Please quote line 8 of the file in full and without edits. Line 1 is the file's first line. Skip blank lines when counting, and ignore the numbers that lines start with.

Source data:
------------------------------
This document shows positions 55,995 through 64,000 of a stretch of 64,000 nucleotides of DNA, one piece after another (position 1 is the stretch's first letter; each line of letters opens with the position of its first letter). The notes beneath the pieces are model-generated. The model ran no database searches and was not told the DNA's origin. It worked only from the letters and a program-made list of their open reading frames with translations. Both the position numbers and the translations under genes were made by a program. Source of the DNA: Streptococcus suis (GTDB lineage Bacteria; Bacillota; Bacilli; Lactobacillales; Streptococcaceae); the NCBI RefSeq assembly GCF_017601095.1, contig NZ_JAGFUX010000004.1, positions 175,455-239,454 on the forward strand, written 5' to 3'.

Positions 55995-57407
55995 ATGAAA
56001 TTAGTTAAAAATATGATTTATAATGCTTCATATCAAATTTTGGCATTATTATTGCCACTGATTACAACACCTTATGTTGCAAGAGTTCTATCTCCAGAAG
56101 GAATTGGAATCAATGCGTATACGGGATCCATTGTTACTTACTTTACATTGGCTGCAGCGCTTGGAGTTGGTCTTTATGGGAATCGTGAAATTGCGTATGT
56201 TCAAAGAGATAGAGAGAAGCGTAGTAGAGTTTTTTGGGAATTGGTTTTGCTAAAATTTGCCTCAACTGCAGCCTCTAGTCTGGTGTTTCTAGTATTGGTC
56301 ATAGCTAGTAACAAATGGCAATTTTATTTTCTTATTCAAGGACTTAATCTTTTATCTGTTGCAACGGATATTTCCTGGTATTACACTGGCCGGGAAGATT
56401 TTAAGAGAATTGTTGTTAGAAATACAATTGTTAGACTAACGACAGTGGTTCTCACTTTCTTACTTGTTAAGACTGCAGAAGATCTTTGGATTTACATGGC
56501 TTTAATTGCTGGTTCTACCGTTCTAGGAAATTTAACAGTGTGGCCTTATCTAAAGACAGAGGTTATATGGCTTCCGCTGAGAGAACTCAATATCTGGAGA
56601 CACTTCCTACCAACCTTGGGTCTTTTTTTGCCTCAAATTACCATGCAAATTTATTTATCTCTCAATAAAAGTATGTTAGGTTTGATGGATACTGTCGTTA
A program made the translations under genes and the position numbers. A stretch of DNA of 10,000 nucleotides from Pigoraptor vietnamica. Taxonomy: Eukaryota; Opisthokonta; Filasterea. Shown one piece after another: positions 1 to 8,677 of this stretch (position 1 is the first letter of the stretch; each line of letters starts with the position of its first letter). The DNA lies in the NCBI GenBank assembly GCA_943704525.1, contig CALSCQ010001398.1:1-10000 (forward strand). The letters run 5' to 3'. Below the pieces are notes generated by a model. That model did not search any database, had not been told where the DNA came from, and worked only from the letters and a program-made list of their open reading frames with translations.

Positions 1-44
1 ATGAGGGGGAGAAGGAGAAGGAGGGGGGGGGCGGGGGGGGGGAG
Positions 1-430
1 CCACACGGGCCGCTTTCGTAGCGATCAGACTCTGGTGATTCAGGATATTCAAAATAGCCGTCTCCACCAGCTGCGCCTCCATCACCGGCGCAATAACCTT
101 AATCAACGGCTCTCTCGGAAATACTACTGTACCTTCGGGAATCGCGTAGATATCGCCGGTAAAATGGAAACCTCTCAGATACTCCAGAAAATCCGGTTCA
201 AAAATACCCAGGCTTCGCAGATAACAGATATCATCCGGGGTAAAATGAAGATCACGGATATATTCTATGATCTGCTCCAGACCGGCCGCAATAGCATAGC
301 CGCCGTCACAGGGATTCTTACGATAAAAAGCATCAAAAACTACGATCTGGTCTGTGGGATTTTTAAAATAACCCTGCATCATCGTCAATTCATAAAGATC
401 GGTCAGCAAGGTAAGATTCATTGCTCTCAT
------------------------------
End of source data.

56401 TTAAGAGAATTGTTGTTAGAAATACAATTGTTAGACTAACGACAGTGGTTCTCACTTTCTTACTTGTTAAGACTGCAGAAGATCTTTGGATTTACATGGC